So even though it really doesn't matter too much from n mouse perspective
from a success or failure or performance standpoint, it matters from a usability standpoint.
I'll show you what I mean in the lab, just in case this isn't clear.
Another thing I think you may want to consider is the previous lesson on any maps can phases.
So think about how unmapped processes a scan from phase two phase
and try to put your command line switches in that general order.
Sometimes this helps from a conceptual standpoint because it forces you to think about what it will take for your scan to be optimized.
This will take a little bit of time to master and may only be pertinent to some of you.
But I'd say that thinking about scans in this manner
has really helped me a lot to learn and map and memorize most important options and how and why they're used.
find a standard that works well for you and stick to it
along with higher level reasoning and conceptualization. I'm a firm believer that most of us get really effective and efficient through rote memorization, executing and map scans using the same basic format every single time will really help you to burn the most important command line options into your mind.
Pick the style that works best for you and stick to it.
Now that I explained to you that I like to put the target and output type at the end, I'll discuss a little bit of detail about these two options.
For the target specifications, you can use many different options. You can use a local or remote host name or fully qualified domain name.
You can use an I P address where you can use multiple host names or I p addresses.
Additionally, you can use an entire network insider notation. For example. 192.168 dot 1.0 slash 24 would indicate every host on the 1 92.1 68 that 1.0 network.
You can also provide and map with a file that has all of the host names and or I P addresses that you want to scan.
The options are almost unlimited.
In fact, you can even ask and map to choose a number of random targets.
You can also provide and map with a bunch of targets than tell it which ones of those to exclude.
We'll go over all this stuff later on.
Now for the output
again. And map has a lot of capabilities here. The big things to consider our one. Do you want your output to go to the screen or to a file
too? If you wanted to go to a file, what format do you want it in? And three. How much detail do you want? Your skin and its results.
Dash Oh, capital end, followed by a foul name, will output the results to a text file that you specified in the normal and Matt format
Dash Oh, Capital X will output it to an XML formatted file
dash Oh, Capital s will out. Put it in script, Kiddie format
dash Oh, Capital G will output the results in a gribble format. For those of you who like to use ***
if he used dash oh, Capital A, followed by a file name without an extension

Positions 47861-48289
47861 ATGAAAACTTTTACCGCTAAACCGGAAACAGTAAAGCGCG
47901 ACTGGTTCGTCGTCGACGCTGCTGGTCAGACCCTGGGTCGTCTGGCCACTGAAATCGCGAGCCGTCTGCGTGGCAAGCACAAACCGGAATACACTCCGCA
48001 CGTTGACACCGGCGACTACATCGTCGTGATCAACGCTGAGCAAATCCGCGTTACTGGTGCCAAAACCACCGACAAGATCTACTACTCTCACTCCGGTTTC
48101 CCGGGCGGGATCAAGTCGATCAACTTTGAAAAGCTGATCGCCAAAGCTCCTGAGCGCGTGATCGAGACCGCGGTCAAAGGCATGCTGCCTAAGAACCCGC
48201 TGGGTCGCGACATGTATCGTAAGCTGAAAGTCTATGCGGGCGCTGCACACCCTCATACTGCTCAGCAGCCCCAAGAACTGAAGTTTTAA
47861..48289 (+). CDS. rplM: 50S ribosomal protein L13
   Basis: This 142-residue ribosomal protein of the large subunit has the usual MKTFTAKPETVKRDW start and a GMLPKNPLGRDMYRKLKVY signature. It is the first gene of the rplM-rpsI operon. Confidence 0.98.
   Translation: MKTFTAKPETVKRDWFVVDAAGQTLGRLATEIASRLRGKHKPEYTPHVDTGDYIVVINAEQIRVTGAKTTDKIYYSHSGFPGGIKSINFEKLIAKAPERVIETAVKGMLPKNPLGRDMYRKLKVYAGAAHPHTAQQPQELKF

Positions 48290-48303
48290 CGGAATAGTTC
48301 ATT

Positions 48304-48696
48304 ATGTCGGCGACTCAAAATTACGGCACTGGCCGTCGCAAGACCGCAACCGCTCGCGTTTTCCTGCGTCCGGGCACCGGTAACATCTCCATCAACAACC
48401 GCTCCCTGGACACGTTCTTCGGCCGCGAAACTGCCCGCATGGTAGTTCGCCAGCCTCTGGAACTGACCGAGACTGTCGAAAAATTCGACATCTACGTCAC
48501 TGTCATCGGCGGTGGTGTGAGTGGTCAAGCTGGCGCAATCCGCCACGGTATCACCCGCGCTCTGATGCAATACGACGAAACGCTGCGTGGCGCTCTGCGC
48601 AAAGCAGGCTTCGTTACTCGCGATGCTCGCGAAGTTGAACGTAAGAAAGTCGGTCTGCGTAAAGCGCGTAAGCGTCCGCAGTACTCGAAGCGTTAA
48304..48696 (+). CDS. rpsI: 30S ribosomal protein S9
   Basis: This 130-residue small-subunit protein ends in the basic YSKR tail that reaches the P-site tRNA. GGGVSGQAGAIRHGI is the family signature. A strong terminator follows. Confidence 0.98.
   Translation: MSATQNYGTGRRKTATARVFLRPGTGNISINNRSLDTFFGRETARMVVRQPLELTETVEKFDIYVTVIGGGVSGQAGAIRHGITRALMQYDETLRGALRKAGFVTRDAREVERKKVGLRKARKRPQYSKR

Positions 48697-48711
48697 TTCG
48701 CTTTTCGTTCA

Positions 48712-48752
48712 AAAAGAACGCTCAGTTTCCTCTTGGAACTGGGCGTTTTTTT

and map will create three different output files in normal xml incredible format.
The last two options I put here are Dash V and Dash V V
replaced them with all the output formats because what thes two options do is determine the level of detail or verbosity, which is what the V stands for
in the output.
If you leave them out
and map will output a normal level of detail. If you add the Dash V switch, it will increase the level of detail.
And if you add the dash V V, it will increase the level of detail even more
again. Play around with these options with some simple scans, you'll figure out the amount of detail that's right for you,
even though you have a lot of flexibility with how you construct your own map scan statements. There's a key distinction I'd like to make, and that's between a regular scan and an NSC script scan.
The same rules about the target and the output still apply, but a standard regular scan is usually simpler.
For example, you can run a regular simple scan against scan me dot and map dot org's by simply typing and map space. Scan me dot and map dot org's.
However, if you want to execute one of N maps and A C scripts against the same target, you would have to type and map space.
Dash s Capital C Space Scan me dot and map dot or GE,
which will run every NSC script labeled as default against the target,
or you would type
and map space. Dash Dash script equals the script name
Space Scan me dot and map dot org's
the main point that I'm trying to make here. Is that a simple script? Skin as one additional command line switch as a basic requirement of a scan?
We'll go into much more detail about NSC scripts later on, and I'll show you what I'm talking about in this lessons lab so you can follow along.
In this lesson. I reminded you about the value of help and where you can get it quickly.
I talked with you about the basic requirements Oven and Mount scan statement.
We discuss whether or not the order in which an end maps can statement is typed matters.
I showed you the two most important options target an output that you need to consider in every scan.
We then looked at the difference between a simple regular scan versus a script scan. The next lesson will run through the lab on constructing an end Maps can.
Thanks so much for walking through this lesson with me and I'll talk to you in the next lesson.